Hence, arises a question of great interest concerning the composition of the document in which they are originally found. If these names be primeval, the document in its extant form may have been composed in the time of Adam, and therefore before the deluge. In this case Moses has merely authenticated it and handed it down in its proper place in the divine record. And the sons of Noah, from some unexplained association, have adopted the three names and perpetuated them as family names. If, on the other hand, these countries are named after the descendants of Noah, the geographical description of the garden must have been composed after these men had settled in the countries to which they have given their names. At the same time, these territorial designations apply to a time earlier than Moses; hence, the whole document may have been composed in the time of Noah, who survived the deluge three hundred and fifty years, and may have witnessed the settlement and the designation of these countries. And, lastly, if not put together in its present form by any previous writer, then the document is directly from the pen of Moses, who composed it out of pre-existent memorials. And as the previous document was solely due to inspiration, we shall in this case be led to ascribe the whole of Genesis to Moses as the immediate human composer.
It must be admitted that any of these ways of accounting for the existing form of this document is within the bounds of possibility. But the question is, Which is the most probable? We are in a fair position for discussing this question in a dispassionate manner, and without any anxiety, inasmuch as on any of the three suppositions Moses, who lived long after the latest event expressed or implied, is the acknowledged voucher for the document before us. It becomes us to speak with great moderation and caution on a point of so remote antiquity. To demonstrate this may be one of the best results of this inquiry.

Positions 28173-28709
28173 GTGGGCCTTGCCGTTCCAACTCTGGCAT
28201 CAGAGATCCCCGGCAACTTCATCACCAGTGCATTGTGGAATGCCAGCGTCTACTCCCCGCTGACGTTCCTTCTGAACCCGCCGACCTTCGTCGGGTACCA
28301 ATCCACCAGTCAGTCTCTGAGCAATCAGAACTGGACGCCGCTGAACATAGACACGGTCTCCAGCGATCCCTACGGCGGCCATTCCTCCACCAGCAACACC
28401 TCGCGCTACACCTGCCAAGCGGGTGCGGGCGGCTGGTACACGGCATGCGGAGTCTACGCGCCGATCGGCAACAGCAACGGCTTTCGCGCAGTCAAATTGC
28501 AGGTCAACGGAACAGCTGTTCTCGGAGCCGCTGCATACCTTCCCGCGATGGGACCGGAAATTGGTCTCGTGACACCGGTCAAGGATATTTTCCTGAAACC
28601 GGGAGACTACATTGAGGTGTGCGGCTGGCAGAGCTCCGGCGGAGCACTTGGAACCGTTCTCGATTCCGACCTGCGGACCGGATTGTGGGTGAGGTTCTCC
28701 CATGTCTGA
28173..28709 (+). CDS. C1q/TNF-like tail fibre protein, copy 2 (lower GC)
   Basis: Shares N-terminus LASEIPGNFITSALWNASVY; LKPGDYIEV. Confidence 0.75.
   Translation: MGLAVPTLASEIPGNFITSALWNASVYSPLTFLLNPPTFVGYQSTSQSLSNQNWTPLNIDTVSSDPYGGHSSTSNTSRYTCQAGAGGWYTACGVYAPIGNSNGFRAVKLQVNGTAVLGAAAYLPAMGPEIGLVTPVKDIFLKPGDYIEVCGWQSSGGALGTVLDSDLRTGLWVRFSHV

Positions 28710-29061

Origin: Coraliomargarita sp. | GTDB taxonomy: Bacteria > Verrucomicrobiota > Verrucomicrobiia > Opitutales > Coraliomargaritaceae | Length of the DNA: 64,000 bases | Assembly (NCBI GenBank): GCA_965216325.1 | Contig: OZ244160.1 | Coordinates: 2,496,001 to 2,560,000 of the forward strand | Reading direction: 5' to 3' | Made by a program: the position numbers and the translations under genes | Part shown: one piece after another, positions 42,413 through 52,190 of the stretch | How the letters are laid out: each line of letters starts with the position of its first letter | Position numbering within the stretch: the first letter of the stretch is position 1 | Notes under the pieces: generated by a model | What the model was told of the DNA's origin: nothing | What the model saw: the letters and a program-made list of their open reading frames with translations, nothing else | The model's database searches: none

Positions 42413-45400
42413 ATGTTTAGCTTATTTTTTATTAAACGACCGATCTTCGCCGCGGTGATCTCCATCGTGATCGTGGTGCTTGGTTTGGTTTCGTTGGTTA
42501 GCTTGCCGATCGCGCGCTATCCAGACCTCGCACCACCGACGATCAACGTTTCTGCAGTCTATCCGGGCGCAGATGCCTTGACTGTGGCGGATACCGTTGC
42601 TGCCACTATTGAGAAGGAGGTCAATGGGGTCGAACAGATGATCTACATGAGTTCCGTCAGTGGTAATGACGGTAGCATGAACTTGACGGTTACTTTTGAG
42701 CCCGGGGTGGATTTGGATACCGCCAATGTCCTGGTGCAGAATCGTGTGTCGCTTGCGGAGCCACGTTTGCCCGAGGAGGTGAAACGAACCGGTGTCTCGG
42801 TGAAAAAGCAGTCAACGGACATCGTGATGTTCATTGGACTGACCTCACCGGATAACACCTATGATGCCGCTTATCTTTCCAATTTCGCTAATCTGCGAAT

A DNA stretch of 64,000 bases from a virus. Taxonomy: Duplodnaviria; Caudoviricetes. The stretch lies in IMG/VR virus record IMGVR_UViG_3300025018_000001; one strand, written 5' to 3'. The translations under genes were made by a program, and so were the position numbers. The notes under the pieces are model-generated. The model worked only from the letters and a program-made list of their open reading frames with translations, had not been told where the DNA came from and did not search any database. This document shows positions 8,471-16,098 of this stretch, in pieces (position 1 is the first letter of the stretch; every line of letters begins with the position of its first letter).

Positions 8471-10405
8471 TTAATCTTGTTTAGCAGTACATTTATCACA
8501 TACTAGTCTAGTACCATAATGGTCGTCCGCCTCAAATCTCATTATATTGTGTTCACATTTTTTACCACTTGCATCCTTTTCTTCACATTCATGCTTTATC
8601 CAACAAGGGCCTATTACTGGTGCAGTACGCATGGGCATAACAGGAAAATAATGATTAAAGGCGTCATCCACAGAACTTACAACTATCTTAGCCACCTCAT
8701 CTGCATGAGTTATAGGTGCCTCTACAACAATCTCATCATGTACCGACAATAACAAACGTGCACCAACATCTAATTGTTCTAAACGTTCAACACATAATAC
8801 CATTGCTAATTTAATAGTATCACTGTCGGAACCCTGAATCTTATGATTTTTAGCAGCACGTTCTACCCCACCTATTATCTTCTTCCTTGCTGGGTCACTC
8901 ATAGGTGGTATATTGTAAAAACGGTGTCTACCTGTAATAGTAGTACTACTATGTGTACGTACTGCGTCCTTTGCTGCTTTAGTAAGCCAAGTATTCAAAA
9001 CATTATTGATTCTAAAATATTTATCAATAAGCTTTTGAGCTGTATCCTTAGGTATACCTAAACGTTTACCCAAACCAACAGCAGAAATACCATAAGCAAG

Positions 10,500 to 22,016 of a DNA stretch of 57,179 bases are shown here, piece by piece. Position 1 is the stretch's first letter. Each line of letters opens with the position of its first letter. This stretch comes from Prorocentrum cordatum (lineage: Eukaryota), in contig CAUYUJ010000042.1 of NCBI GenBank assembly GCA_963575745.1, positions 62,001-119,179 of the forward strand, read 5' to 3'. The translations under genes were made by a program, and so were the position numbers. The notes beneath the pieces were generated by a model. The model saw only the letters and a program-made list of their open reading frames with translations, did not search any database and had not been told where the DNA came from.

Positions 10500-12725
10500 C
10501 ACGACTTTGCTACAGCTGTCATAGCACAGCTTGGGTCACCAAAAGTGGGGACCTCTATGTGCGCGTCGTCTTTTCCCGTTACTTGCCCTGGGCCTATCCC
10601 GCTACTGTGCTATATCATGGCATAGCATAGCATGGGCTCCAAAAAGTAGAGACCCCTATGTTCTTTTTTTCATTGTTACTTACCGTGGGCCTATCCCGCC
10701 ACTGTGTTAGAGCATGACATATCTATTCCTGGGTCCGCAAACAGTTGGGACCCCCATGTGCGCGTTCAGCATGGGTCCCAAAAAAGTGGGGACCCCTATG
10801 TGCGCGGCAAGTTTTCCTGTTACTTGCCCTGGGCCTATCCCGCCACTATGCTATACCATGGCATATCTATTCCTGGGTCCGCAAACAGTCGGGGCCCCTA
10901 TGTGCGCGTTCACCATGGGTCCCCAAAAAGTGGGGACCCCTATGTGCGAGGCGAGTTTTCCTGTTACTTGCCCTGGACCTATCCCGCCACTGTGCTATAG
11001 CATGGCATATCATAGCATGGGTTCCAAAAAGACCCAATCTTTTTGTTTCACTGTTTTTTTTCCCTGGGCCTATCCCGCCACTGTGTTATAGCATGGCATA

I. The following are some of the grounds for the theory that the names of countries in the document are original and antediluvian:
First, it was impossible to present to the postdiluvians in later terms the exact features and conditions of Eden, because many of these were obliterated. The four rivers no longer sprang from one. Two of the rivers remained, indeed, but the others had been so materially altered as to be no longer clearly distinguishable. The Euxine and the Caspian may now cover their former channels. In circumstances like these later names would not answer.
Second, though the name Asshur represents a country nearly suitable to the original conditions, Havilah and Kush cannot easily have their postdiluvian meanings in the present passage. The presumption that they have has led interpreters into vain and endless conjectures. Supposing Kush to be Aethiopia, many have concluded the Gihon to be the Nile, which in that case must have had the same fountain-head, or at least risen in the same region with the Euphrates. Others, supposing it to be a district of the Tigris, near the Persian Gulf, imagine the Gihon to be one of the mouths of the united Euphrates and Tigris, and thus, give a distorted sense to the statement that the four streams issued from one. This supposition, moreover, rests on the precarious hypothesis that the two rivers had always a common neck. The supposition that Havilah was in Arabia or on the Indian Ocean is liable to the same objections. Hence, the presumption that these names are postdiluvian embarrasses the meaning of the passage.
Third, if these names be primeval, the present document in its integrity may have been composed in the time of Adam; and this accounts in the most satisfactory manner for the preservation of these traditions of the primitive age.
on Genesis 2 :13